I’ve been dealing with Apple for so long now, that I can’t remember whether I was attracted to Apple because it is constantly changing, or if being involved in Apple has meant that I have become a fan of constant change. Whichever way around it was, I am a fan of the ever-evolving state of the company. Apple understands more than any other company I can think of, that to stand still is fatal.
When I first worked with Apple computers in Kenosha, Wisconsin, it was 1988 and just using a computer was a fairly big change. Where I worked, a simple database helped keep track of a company that offered singing telegrams. It was state of the art. The Mac Plus was a fascinating machine, but before I knew it the new Macs offered colour, System 6 became System 7, and I had to relearn most of what I thought I knew. It was my first experience of big changes, rapid changes, and exciting changes in the way I worked.
The next few years went by in a whirl – OS 8, OS 9, OS X, Sculley, Spindler, Amelio, Jobs, 68040, PowerPC, G3, 4, 5 and Intel. In 1996 I had the amazing good fortune to get a job as the IT guy for IDG Communications. I found the ad on the internet, which in itself was pretty cutting-edge at the time. After a month of fixing all the Macs here, I was offered the opportunity to write for Macworld as the Technical Editor. I progressed to Features Editor, Reviews Editor, Deputy Editor and eventually Editor of Macworld.
After ten years here, my change-junkie needs are back, and I’ve chosen to make a move. This will be my last Macworld, because next month I’ll be starting my own business (Tin Drum www.tin-drum.com). Life has become pretty settled here, so this is a big change for me. I’m sure it will be a little different without me in the driving seat, but fear not; it will be in good hands. Simon Jary will be at the helm for the next few issues, and he makes me look like the new boy!
One of the most exciting aspects of my new plan is the fact that I get to use some of the tools that we write about but don’t have the time to use. When I joined I was a pretty dab hand at Photoshop, but I can’t claim to have added to my talents in that area since then. As for Illustrator I doubt I could even use it I’m so rusty. My HTML skills would be good if there was still a need to use an adaptive colour palette to trim excess kilobytes from gifs, but alas those days are gone. While once I could make 3D models and animations using Swivel 3D, Infini-D and other relics, the prospect of getting my head around Maya is plain scary.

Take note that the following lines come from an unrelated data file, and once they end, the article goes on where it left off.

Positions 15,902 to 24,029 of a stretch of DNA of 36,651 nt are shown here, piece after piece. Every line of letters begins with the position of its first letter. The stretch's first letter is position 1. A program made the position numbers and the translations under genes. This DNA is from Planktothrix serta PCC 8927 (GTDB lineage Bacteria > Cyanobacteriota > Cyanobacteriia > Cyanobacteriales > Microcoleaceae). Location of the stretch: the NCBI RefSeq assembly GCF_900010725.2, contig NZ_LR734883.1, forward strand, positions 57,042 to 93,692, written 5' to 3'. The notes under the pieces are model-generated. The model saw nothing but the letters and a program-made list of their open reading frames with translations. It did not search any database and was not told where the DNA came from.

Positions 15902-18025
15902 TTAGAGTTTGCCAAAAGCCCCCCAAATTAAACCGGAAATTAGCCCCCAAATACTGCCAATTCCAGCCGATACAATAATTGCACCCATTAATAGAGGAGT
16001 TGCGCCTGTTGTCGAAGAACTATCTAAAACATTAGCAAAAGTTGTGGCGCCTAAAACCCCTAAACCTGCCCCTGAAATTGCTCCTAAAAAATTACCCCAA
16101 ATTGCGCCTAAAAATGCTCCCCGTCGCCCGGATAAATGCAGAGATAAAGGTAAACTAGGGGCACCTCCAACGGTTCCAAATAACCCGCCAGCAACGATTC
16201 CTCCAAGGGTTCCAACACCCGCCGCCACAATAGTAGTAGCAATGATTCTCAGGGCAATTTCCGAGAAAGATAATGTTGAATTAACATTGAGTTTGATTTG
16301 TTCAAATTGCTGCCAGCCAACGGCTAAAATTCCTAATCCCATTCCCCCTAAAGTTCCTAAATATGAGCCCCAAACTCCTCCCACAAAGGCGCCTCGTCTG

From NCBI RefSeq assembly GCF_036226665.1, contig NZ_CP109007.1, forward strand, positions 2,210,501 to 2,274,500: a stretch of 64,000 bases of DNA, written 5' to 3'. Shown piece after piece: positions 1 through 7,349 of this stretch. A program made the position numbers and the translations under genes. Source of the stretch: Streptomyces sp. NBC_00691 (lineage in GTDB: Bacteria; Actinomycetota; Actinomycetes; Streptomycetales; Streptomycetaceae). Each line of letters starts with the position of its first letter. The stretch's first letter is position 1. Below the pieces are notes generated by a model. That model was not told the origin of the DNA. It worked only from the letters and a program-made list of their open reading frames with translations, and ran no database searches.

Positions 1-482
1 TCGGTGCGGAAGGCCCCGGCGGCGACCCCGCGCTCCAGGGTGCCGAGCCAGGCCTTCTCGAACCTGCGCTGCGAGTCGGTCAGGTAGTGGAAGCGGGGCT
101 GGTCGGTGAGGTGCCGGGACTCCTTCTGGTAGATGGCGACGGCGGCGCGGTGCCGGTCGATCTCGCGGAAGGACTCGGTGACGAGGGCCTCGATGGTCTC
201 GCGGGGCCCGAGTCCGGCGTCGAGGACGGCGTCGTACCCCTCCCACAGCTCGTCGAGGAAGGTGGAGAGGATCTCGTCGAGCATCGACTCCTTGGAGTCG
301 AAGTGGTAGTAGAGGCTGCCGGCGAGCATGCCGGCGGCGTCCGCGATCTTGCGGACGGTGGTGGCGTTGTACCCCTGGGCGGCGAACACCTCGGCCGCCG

Mind you, ten years ago I wasn’t such a demon with an Excel spreadsheet, and my mail-merging capabilities were weak. I reckon I could muster some database-building skills, so long as FileMaker hasn’t got any harder to use since it turned Pro.
Being of a technical persuasion, and a Mac techie at that, I can’t help feeling that I’m going to have a bit of an unfair advantage over the competition. The amount of tools available to the tech savvy is incredible, even the Apple tools right out of the box are impressive. The ability to produce promotional materials, videos, DVDs, audio and print without spending a penny beyond the cost of a new Mac puts Mac users streets ahead of your average business person. If you were to really get to grips with the iLife suite you would be capable of things that were unthinkable for a whole studio of people ten years ago.
For example, ten years ago burning a CD was something of a dark art, requiring specialist software and very expensive hardware. In fact, not much more than ten years ago there were companies that made a living by visiting businesses with a CD burner and backing up their files. Now burning a CD is no more complicated than saving to a floppy disk used to be.
Fifteen years ago when I was involved in an animation project, ten seconds of flying logos took a week to render. When it was ready, each frame was played back to a tape and recorded individually, which took another day to do. Now knocking up a holiday video or birthday movie, then burning it to DVD with animated titles and menus, is just an afternoon’s work.
It’s only a matter of time before the kind of ability iLife and iWork give Mac users becomes the norm. But for now Keynote presentations, podcasting, DVDs, and movies are considered cutting edge for a small business to be able to deliver. This is in no small part due to the fact that those things are harder to do with a Windows machine. Sure you can do all that stuff, but making it look good is a different matter. Take a look at a slide on one of Bill Gates’ presentations, and compare it to one of Steve’s and you’ll see what I mean. Windows is still ugly, and the stuff it produces can only escape the suck of ugliness with a lot of talent.
So as I pack up my bundle and head down a new road of discovery, I’m happy that I have some pretty powerful tools to help me.
Of course, it’s with some regret that I’m leaving Macworld. But I’ve always subscribed to the view that it’s better to regret something you have done, than something you haven’t.
Without wanting my emotions to get the better of me, I would like to say that I’m grateful for the time I’ve spent here. It has provided me with such amazing experiences over the last decade, and I’ve met and worked with a lot of terrific people, especially the Macworld team. I’ve also had an opportunity to speak to, correspond with, and meet a lot of our readers. I know other editors that have suggested this was a reckless approach, but I’ve always been fascinated, and more than happy, to see what you all think of the magazine even when it is critical, though most was encouraging and positive.
The next ten years will no doubt be as full of change as the last ten. Apple in 1996 was usually described as beleaguered – now it’s more likely to be accused of being too successful. By 2016 it could even be in the same position Microsoft is in today. And there’s no bigger change than that. MW